2 Samuel 16:5 When King David (on the run from his own son Absalom) came to Bahurim, a man of the family of the house of Saul came out whose name was Shimei son of Gera; he came out cursing. 6 He threw stones at David and at all the servants of King David; now all the people and all the warriors were on his right and on his left. 7 Shimei shouted while he cursed, “Out! Out! Murderer! Scoundrel! 8 The Lord has avenged on all of you the blood of the house of Saul, in whose place you have reigned; and the Lord has given the kingdom into the hand of your son Absalom. See, disaster has overtaken you; for you are a man of blood.” 9 Then Abishai son of Zeruiah said to the king, “Why should this dead dog curse my lord the king? Let me go over and take off his head.” 10 But the king said, “What have I to do with you, you sons of Zeruiah? If he is cursing because the Lord has said to him, ‘Curse David,’ who then shall say, ‘Why have you done so?’ ” 11 David said to Abishai and to all his servants, “My own son seeks my life; how much more now may this Benjaminite! Let him alone, and let him curse; for the Lord has bidden him. 12 It may be that the Lord will look on my distress, and the Lord will repay me with good for this cursing of me today.”
The man Shimei was throwing stones and cursing David because Shimei was from the tribe of Benjamin, as was the former king Saul. Saul’s people resented the fact that the throne did not stay within the tribe of Benjamin upon Saul’s death, but was given by God to David who was of the tribe of Judah. In Shimei’s mind, David was getting what he had coming to him.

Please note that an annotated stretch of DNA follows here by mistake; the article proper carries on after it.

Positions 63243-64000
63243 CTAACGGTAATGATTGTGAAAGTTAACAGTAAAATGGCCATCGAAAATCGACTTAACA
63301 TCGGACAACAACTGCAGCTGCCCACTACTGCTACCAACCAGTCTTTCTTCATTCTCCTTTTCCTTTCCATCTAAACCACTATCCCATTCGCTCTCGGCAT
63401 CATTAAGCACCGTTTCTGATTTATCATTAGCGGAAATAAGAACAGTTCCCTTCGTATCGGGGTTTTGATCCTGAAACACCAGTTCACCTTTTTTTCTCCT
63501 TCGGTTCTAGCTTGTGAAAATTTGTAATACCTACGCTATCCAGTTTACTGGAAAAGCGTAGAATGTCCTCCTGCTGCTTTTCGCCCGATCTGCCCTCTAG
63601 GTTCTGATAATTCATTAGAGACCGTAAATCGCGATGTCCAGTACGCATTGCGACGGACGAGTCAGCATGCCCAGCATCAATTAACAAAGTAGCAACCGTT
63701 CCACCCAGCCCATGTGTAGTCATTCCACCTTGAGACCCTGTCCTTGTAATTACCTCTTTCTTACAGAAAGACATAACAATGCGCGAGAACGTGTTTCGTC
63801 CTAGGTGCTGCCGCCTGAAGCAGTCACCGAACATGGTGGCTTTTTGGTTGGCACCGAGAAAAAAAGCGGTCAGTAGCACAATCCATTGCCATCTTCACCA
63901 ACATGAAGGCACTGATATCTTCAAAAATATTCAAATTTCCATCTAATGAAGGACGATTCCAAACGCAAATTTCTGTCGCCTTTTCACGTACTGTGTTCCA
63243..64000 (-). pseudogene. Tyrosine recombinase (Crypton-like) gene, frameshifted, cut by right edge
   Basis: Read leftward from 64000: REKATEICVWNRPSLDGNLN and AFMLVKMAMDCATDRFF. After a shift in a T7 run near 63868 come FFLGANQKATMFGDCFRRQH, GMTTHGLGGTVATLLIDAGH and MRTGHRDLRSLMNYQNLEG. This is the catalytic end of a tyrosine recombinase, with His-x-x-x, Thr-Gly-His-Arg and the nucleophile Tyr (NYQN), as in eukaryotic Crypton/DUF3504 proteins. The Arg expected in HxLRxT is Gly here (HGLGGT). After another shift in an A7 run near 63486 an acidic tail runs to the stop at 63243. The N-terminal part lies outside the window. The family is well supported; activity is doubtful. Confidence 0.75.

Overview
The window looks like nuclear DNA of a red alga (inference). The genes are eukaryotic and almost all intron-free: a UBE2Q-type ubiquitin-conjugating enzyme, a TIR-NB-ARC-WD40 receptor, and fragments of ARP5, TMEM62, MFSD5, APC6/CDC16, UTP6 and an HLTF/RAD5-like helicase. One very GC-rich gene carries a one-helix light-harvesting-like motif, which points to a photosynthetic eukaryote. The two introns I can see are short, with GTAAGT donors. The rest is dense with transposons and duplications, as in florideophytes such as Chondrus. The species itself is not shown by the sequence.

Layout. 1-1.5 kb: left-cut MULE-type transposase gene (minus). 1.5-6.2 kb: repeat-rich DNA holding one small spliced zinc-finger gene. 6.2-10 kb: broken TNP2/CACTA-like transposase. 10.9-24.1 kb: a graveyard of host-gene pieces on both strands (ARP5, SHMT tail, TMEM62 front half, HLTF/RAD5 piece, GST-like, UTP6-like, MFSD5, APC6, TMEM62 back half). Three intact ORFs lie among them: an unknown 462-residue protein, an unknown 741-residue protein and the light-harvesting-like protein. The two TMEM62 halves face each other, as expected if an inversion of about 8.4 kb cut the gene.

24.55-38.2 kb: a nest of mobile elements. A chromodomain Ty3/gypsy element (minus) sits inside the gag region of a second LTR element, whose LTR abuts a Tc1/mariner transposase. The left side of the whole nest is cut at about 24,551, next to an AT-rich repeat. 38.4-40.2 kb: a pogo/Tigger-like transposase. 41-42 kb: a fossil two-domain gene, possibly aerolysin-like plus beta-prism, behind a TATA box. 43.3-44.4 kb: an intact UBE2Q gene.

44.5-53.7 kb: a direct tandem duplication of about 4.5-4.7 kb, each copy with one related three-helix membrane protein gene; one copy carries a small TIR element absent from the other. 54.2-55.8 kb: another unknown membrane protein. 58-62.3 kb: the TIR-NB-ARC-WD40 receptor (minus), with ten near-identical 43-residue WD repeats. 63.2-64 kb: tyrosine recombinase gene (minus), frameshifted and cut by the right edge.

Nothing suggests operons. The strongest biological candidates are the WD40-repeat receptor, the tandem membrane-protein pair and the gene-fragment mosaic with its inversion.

Now, as a king (even a king on the run) David had military assets at his disposal. One of David’s advisers named Abishai wanted to take the cursing man out. Putting up with such insults made David look weak to those around him. This is completely understandable and a problem most of us would likely want dealt with immediately. But David wasn’t particularly concerned with what other people thought. He was far more concerned with how God viewed the situation. In David’s mind the man’s insults were an extension of God’s punishment for David’s acts against Bathsheba and her husband Uriah. As a servant of God, David needed to take his medicine rather than eliminate it.
This is one of the things I admire most about David. He’s definitely a flawed human being like the rest of us, but he has great confidence in the Lord. Throughout scripture, there are times when David refuses to fight his enemies and instead stands down to allow God to protect him. He could act on his own behalf, but chooses not to – as a sign of faith and confidence in his relationship with God. It’s his way of honoring the prayer, “Lord not my will, but your will be done”.
Lord give me a heart that trusts you as David did. Amen.